Trump's Impact On Russia Is A Non-Event

Alan Longbon profile picture
Alan Longbon


  • President Trump's sanctions on Russia have little or no impact on GDP growth. The price of oil has the largest influence over the Russian economy.
  • Sanctions have most likely made the Russian economy stronger and more self-reliant and cut out the impact of foreign loans that sank Russia in the 1990s.
  • The private sector balance is positive and it looks like the current account, and thus the economy is likely to get a big boost from rising oil prices.
  • One blot on the landscape is selling of assets by world global banks that will make for heavy weather even for the most robust economies.

Russian relations have dogged the new Presidency. Any rapprochement with Russia would have been a plus given its nuclear arsenal and the threat it has to organized human life on this planet. Despite a promising beginning, relations have become frosty and a threat to the President's time in office due to the Mueller investigation and what it might unearth whether true or false.

To be seen not to be too friendly to Russia, it is likely that Russia will be treated more harshly than otherwise might have been the case

The purpose of this article is to look at the macro sectoral flows and assess whether Russia is a good place for investment.

President Putin met with President Erdogan of Turkey in late 2016. At the meeting, President Erdogan passed onto President Putin his theory that he suspected that Turkey's "independent" central bank was responsible for the inflation in his country through rate hikes. Cost-push inflation. A higher cost of credit inflates prices throughout the economy.

President Putin took this lesson home and began lowering the interest rate in Russia and lo and behold, inflation fell with it.

Russian inflation is moving with central bank rate movements, downwards. There is a lesson there for other countries to learn from.

Ruble fluctuations influence GDP as measured in USD in the chart below:

Russia's GDP, expressed in USD, appears to fall. However, in reality, GDP has been growing, as the above chart shows. Apart from the dip in 2015 and into 2016, when the war in Donbass was in full swing, and international sanctions from the 2014 Crimea operation were also taking effect. The biggest hit though came from the decline in oil price. Oil accounts for roughly half of Russia's export income.

Expressed in Rubles, Russia's GDP has grown steadily.

A balance of sectoral flows model was used after the work of British economist Professor Wynne Godley to assess Russia.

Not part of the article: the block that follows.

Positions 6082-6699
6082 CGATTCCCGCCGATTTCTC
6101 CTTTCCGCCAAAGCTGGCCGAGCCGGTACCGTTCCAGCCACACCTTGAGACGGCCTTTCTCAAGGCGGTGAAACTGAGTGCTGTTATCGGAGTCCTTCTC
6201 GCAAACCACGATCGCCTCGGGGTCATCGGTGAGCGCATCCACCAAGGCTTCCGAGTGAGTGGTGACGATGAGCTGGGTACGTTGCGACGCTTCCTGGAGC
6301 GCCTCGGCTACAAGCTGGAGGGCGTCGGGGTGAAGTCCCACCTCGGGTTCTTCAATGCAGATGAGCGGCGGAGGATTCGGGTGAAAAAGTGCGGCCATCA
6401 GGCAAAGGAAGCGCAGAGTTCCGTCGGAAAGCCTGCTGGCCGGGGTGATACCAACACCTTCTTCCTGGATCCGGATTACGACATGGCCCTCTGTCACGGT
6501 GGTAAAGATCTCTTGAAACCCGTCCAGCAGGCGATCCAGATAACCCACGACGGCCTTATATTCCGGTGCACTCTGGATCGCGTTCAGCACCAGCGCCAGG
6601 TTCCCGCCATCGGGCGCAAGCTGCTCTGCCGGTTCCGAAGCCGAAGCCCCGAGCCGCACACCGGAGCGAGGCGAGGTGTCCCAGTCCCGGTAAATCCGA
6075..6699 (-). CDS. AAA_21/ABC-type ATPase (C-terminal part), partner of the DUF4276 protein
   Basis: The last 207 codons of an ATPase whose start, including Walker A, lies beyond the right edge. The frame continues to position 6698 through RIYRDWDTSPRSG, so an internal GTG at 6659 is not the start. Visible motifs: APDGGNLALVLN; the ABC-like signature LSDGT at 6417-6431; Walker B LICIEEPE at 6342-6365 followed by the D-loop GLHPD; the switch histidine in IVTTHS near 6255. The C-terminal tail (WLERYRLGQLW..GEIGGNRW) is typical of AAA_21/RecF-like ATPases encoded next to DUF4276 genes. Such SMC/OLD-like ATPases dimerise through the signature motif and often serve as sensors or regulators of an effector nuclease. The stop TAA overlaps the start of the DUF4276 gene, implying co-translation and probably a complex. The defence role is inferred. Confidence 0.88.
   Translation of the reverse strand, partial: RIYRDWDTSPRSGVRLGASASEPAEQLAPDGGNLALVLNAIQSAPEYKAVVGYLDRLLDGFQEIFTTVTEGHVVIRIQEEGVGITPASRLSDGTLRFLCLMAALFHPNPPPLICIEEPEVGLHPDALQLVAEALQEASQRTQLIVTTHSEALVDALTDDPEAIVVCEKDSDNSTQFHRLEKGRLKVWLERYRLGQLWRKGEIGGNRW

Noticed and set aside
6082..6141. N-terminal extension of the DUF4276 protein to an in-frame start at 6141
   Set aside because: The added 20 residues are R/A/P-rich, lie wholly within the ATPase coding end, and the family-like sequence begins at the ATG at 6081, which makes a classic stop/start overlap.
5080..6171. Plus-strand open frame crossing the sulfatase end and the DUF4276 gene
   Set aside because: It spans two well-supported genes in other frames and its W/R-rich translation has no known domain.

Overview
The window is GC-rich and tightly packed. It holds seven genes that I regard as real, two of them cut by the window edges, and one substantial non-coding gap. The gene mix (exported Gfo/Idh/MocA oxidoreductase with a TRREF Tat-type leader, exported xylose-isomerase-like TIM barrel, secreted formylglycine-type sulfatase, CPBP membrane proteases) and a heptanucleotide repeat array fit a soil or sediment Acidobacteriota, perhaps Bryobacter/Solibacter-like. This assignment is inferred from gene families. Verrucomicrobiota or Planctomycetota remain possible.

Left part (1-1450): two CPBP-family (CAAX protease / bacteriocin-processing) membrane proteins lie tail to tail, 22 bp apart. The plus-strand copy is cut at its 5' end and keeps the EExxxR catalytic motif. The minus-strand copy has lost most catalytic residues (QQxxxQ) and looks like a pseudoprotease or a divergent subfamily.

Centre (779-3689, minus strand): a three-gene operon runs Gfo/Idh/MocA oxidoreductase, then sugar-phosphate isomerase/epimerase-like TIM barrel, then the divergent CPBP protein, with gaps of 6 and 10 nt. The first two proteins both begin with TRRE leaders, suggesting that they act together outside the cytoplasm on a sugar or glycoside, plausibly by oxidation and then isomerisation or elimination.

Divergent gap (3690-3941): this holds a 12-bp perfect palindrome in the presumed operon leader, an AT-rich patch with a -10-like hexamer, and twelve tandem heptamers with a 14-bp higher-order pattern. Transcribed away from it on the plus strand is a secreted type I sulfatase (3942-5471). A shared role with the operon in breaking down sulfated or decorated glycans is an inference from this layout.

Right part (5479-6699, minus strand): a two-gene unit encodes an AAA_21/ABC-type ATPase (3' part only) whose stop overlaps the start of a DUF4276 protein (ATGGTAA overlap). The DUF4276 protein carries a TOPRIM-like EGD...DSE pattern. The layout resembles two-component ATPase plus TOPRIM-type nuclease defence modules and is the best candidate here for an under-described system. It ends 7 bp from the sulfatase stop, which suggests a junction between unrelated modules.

Sectoral Flow Analysis

In 1970, Professor Wynne Godley moved to Cambridge, where, with Francis Cripps, he founded the Cambridge Economic Policy Group (CEPG). In early 1974, Godley first apprehended the strategic importance of the accounting identity - which says that measured at current prices, the government's budget balance, less the current account balance, is by definition equal to the private sector balance.

GDP = Federal Spending + Non-federal Spending + Net Exports

As a percentage of GDP, all three sectors sum to zero.


By definition, the stronger the private sector balance is, the stronger the private domestic economy and markets within it.

The following formula can express a nation's balance of accounts:

Private Sector [P] = Government Sector [G] + External Sector [X]

The community, business, and the stock market are located in P. For P to expand, it needs the balance of inputs from G and X to be positive. A negative balance causes P to contract.

When one adds all three sectors together, it equals the GDP for that year. One sector's loss is the other's gain, and if they all go down, so does GDP.

When one does a sectoral analysis, one finds the following...

The charts below show the key information required to calculate the sectoral balances:

One can calculate the private sector balance by adding the current account balance and the government budget and expressing it as a percentage of GDP. As an accounting identity, this must sum to zero overall as a percentage of GDP.

Recent, current and projected annual sector balances are shown in the table below:

Private Sector


External Sector


Government Sector




1.8 %






2018 #




(Source: Trading Economics, FRED and author calculations based on the same)

* Estimate as actual numbers not yet officially released.

# Forecast based on existing flow rates and plans.

The private sector balance fell from 2016 to 2017 due largely to national government cutbacks and despite an improvement in the current account.

The picture for 2018 looks to be better despite contractive national government fiscal policy because the current account looks to be much stronger if the last two quarters can be repeated to round out the year.

A low to negative national government input shows that there is very likely going to be long-term productivity losses from a lack of investment in public services such as infrastructure, healthcare, and infrastructure.

Private Credit Creation

The private sector balance, and therefore asset markets, is also reinforced by private credit creation from private banks. One can say that aggregate demand in any period is GDP + Credit. The chart below shows the private credit trend:

The table below provides a summary of net money creation in Russia from bank credit creation and national government spending.

Year Bank credit [C] Government [G] Total [M]


3.4% 3.65%
2017* 3.08% 1.5% 4.58%
2018# 1% 0 1%

* Estimate as actual numbers not yet officially released

# Forecast based on existing flow rates and plans.

Private credit creation by banks was weak in 2016, however in 2017, rose sharply and added over 3% to GDP or about US$39B to the economy.